2019 has been a tipping point for VR. There has been a proliferation of high-resolution, innovative headsets with better optics, and there has been great new compelling content with richer graphics, including Beat Saber, Asgard’s Wrath, Boneworks, and a number of Pro VR applications.
Image quality is crucially important in VR, and Variable Rate Super Sampling (VRSS) has been purpose-built to improve image quality for VR games and applications. A typical VR user puts on a standard HMD and looks at the center of the screen. Reducing aliasing in the center of the screen is paramount to improving image quality and helping to provide a flawless immersive VR experience to the user.
VRSS leverages NVIDIA Variable Rate Shading (VRS), which is a key feature in NVIDIA’s Turing and future architectures, to apply different shading rates in different regions of the screen to increase image quality.
VRSS accomplishes this through fixed-foveated super sampling: increasing the shading rate in the center mask region of the screen, while keeping the sampling rate unchanged in the peripheral region. The center mask region can be supersampled up to 8x to optimize image quality and reduce anti-aliasing. The maximum shading rate achieved is limited to the MSAA sample count per pixel, so 8x supersampling is enabled via 8x MSAA, 4x supersampling is enabled via 4x MSAA, and so forth.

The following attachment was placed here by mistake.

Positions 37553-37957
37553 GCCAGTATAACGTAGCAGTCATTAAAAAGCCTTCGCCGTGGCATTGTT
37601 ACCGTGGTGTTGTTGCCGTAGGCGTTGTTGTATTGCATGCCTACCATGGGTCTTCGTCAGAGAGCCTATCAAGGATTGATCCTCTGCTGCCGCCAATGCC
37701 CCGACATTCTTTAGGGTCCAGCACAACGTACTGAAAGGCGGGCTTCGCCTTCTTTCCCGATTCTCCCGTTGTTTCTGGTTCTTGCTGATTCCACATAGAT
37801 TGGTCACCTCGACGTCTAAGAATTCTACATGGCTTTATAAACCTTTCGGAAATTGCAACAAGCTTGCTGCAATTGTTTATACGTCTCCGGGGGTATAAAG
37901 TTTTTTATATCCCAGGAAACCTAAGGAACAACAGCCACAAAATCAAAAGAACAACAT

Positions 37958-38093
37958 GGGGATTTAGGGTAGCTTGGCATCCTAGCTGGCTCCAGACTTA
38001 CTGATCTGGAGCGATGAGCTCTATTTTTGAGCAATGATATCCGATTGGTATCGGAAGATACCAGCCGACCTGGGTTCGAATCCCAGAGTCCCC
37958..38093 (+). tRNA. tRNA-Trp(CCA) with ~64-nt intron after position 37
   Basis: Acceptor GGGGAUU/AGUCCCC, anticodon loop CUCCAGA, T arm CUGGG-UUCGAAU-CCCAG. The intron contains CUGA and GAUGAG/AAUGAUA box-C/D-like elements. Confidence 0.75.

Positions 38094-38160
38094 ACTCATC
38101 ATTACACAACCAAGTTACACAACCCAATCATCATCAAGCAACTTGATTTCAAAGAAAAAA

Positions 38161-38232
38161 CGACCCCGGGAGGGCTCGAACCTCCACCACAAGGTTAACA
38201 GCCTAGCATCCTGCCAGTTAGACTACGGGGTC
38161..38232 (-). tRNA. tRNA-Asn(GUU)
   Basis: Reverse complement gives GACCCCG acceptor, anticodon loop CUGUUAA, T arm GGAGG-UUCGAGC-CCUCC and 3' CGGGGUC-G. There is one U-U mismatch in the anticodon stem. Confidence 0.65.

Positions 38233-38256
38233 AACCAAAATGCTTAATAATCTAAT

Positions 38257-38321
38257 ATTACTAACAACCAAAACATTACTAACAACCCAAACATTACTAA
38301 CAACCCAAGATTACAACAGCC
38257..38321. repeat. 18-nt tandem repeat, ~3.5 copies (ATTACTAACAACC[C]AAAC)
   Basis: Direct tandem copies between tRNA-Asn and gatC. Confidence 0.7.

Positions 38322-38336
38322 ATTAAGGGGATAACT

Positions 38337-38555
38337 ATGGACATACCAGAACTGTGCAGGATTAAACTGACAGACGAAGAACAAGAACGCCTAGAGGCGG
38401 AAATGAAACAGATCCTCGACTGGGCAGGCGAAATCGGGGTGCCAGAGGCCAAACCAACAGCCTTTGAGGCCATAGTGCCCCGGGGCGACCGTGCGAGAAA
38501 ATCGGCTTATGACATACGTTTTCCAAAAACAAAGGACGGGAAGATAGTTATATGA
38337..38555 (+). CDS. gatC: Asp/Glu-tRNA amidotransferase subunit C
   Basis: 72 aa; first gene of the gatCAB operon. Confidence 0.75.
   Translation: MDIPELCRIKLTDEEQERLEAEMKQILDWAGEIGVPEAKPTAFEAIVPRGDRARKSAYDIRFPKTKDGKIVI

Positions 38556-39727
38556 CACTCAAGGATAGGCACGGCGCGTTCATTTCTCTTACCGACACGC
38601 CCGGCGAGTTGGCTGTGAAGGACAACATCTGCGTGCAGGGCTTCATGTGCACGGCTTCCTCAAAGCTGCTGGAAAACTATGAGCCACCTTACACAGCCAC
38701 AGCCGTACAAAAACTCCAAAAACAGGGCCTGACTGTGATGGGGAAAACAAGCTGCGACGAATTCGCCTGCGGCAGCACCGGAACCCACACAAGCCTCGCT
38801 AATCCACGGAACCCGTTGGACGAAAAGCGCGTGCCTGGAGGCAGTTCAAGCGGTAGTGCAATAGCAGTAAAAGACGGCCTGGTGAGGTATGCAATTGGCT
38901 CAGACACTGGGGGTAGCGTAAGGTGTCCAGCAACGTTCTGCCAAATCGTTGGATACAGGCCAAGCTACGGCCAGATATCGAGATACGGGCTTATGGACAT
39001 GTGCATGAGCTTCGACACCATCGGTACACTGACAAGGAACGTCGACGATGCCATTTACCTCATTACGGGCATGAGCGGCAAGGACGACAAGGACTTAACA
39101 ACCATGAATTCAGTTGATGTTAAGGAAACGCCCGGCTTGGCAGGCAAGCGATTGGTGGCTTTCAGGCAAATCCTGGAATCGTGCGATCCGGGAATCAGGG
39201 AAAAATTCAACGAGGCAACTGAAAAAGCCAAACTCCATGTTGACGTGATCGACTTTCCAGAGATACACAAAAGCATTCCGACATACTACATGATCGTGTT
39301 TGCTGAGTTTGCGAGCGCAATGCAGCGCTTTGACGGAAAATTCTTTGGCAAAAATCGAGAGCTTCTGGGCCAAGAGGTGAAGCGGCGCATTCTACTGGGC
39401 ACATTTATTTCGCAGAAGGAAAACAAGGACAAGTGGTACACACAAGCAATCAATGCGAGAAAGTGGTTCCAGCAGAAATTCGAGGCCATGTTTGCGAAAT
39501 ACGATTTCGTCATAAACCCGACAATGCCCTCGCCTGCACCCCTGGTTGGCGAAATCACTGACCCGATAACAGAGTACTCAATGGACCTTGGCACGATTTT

VRSS can be applied to all VR games and applications that are DX11, Forward Rendered and have MSAA. The VRSS functionality resides in the NVIDIA Driver. The best part is that developers do not have to write any code to integrate VRSS, they just need to submit their VR game or application to NVIDIA for VRSS testing. NVIDIA will test the VR game or application, and if it benefits from VRSS, then it will be considered for whitelisting in the NVIDIA Driver. VRSS benefits both new and existing VR games and applications.
Click here to learn more, and to submit your game or app to NVIDIA for consideration.